The Senate confirmed Steven T. Mnuchin as treasury secretary in a narrow vote Monday evening, putting an end to a contentious and protracted debate while adding another former banker to President Trump’s roster of advisers.

Mnuchin ran a bank, OneWest, that foreclosed on tens of thousands of Americans following the financial crisis, and Democrats argued that he would not represent the financial interests of ordinary Americans in office. Mnuchin and his allies claimed that OneWest’s foreclosures were largely in accordance with federal guidelines.

As secretary, Mnuchin will be responsible for managing the nation’s finances from day to day, and will have to carry out a broad order from his new boss to review the rules imposed on the financial sector through Dodd-Frank reform of 2010. A report to Congress on whether foreign countries are manipulating their currency is due in April.

Beyond these immediate tasks, Mnuchin will also confront broader questions, assuming an influential position in a new administration that has not yet clearly signaled how the president will approach the economy. The agenda that Republican lawmakers and several of Trump’s advisers favor — tax relief, deregulation and limited economic intervention by the federal government — is in some respects at odds with Trump’s own populist and protectionist rhetoric, especially on whether the government will impose new barriers to global trade.

Mnuchin, a Hollywood financier and a former partner at Goldman Sachs, will join several other former bankers with senior positions in Trump’s administration, including Transportation Secretary Elaine Chao, White House chief strategist Stephen K. Bannon and National Economic Council director Gary Cohn. The White House’s reliance on Wall Street in staffing the administration has drawn criticism from Democrats.

“For someone who pledged to drain the swamp and advocate for working people, President Trump’s nomination of Mr. Mnuchin to be Secretary of the Treasury amounts to another broken promise,” said Sen. Tim Kaine, D-Va., the former vice presidential candidate, in a statement. “His complicity in the 2008 financial crisis raises serious doubts.”

Democrats also felt that Mnuchin had not been truthful with lawmakers. In his initial written responses to the Senate Finance Committee, he failed to disclose a stake worth some $100 million in assets as well as an interest in a company in the Cayman Islands. Mnuchin also wrote that OneWest had not foreclosed on borrowers using unverified paperwork — a controversial practice called “robo-signing.”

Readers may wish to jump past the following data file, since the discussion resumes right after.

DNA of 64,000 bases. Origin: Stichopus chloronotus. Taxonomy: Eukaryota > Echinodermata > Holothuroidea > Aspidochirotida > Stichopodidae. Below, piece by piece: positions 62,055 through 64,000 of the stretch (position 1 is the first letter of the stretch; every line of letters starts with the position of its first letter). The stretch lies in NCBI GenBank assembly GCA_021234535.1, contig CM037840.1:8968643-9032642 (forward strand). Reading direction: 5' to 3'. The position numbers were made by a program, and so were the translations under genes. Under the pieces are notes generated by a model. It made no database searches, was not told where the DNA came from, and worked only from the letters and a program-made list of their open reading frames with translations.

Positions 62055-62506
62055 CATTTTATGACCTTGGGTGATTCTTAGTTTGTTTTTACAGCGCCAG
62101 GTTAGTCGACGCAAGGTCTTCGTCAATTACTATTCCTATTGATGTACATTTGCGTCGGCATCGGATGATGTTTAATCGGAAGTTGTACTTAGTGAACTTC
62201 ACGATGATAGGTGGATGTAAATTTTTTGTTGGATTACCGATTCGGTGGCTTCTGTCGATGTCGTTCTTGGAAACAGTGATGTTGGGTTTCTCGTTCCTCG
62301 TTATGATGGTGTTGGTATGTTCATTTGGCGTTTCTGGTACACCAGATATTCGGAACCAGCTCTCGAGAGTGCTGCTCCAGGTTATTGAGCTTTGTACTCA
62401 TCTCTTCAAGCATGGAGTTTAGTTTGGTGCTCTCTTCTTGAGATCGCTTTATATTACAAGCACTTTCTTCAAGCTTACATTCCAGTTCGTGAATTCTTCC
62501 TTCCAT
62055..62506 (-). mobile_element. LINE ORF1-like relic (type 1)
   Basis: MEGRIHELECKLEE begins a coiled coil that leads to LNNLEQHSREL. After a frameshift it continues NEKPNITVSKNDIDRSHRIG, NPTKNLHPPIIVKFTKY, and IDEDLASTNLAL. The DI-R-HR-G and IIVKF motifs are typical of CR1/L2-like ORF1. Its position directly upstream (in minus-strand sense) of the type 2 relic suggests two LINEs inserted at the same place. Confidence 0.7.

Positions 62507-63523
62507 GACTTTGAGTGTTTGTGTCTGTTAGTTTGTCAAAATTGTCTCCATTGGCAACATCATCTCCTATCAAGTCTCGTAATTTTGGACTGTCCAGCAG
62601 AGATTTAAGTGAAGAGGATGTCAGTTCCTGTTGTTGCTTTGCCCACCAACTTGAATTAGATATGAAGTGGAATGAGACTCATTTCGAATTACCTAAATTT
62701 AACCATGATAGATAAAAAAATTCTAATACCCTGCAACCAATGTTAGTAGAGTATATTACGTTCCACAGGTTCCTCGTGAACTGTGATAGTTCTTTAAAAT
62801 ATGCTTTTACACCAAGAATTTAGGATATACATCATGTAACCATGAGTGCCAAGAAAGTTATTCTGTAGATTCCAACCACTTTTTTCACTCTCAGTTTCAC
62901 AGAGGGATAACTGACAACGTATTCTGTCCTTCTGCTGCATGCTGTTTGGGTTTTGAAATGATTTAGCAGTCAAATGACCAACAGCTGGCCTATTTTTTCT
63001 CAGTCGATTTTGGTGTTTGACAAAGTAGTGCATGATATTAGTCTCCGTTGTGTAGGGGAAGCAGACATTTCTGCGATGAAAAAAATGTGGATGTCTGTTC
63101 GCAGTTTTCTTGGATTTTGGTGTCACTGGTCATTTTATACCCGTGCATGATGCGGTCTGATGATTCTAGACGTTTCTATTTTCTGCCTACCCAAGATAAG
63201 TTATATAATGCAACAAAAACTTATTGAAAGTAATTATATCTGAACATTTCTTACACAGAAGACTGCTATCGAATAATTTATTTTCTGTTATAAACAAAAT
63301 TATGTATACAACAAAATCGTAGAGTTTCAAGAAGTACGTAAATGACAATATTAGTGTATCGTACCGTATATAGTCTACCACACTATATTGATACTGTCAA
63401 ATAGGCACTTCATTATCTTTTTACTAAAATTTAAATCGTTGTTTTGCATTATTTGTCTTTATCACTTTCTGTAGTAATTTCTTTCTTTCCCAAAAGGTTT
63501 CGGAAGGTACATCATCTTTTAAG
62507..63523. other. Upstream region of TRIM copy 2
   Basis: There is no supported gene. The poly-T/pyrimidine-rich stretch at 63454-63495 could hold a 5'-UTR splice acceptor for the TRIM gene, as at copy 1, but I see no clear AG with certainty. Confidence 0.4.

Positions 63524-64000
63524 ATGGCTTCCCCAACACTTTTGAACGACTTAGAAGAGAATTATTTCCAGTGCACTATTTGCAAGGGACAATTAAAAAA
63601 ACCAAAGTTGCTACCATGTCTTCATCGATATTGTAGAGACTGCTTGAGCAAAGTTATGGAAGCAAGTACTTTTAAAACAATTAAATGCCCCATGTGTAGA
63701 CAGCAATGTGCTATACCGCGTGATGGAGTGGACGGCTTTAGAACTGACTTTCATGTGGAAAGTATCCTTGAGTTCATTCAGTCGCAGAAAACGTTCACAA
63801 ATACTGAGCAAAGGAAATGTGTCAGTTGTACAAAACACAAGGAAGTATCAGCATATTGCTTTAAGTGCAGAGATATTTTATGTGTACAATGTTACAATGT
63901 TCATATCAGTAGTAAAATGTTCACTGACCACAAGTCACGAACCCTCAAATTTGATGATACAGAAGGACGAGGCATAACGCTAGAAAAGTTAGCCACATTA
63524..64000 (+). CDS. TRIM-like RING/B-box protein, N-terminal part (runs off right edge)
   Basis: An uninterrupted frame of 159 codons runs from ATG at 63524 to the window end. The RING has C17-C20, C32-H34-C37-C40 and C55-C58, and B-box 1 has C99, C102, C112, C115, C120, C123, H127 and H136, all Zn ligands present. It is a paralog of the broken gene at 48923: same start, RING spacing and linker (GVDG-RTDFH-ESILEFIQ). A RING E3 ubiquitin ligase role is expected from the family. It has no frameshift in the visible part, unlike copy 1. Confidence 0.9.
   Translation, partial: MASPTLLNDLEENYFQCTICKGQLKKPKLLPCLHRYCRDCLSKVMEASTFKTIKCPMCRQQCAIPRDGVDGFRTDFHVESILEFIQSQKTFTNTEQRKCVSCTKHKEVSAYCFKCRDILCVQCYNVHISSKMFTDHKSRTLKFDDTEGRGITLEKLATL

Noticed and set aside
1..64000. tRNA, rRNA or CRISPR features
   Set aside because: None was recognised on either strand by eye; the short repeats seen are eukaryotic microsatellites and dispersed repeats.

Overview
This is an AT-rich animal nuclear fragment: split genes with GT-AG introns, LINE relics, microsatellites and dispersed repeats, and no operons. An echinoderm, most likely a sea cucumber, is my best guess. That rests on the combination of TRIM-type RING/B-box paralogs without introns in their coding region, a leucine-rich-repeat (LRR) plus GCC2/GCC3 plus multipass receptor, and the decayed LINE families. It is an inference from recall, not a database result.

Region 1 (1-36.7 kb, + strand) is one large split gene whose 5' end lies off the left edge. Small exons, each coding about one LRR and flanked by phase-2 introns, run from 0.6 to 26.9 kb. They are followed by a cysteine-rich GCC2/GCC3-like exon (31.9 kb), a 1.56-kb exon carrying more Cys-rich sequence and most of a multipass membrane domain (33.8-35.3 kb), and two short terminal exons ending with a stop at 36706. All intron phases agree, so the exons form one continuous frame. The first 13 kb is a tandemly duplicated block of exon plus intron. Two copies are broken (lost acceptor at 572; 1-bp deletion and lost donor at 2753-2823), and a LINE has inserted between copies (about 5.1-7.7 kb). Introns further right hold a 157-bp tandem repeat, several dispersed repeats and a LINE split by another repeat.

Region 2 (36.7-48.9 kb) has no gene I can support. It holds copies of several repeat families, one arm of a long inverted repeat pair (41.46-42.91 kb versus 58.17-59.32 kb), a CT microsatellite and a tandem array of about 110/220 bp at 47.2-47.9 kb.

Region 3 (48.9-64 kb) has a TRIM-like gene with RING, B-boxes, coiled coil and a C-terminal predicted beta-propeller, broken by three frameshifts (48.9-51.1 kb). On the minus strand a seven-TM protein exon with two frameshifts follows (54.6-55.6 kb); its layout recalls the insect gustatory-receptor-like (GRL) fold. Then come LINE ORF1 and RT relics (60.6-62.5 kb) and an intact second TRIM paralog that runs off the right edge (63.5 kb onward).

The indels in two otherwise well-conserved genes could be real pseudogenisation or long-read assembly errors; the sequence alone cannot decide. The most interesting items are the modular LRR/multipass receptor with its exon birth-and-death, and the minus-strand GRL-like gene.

Later, when Democrats discovered those financial interests and a report in the Columbus Dispatch cited court papers showing evidence of robo-signing, Democrats in the committee first postponed and then boycotted a vote to advance Mnuchin’s nomination.

Republicans responded with an unusual suspension of the Senate’s rules, allowing the vote to proceed without any Democrats in the room.

The lawmakers dismissed the Democratic boycott as obstructionism, calling Mnuchin a qualified and experienced candidate.

“We can have our disagreements,” Sen. Orrin G. Hatch, R-Utah, the chairman of the committee, said at the time. “To differ, that’s one thing. I can live with that. I’ve differed myself from time to time. But I’ve always shown up.”

The committee’s vote all but ensured Mnuchin’s confirmation on the floor of the Senate. Fifty-three senators voted in favor, while 47 voted against the former banker Monday evening.

Sen. Joe Manchin III, D-W.Va., broke ranks to join Republicans in supporting the nominee.

Waiting on Mnuchin’s new desk at the treasury will be Trump’s order for a review of rules governing the financial sector, which the new secretary will have just under four months to complete. While Trump’s order has little practical effect in itself, it gives Mnuchin the opportunity to set an agenda and establish priorities for deregulating Wall Street.

Mnuchin will also have to make decisions about currency. As secretary, it will Mnuchin’s responsibility to determine whether foreign countries are manipulating their currency to give their own exporters an advantage over U.S. firms.

Few expect Mnuchin to deliver on Trump’s promise to label that China a manipulator. While most economists agree that China manipulated its currency in the past, Beijing’s most recent interventions in foreign exchange have been to the advantage of U.S. workers and manufacturers.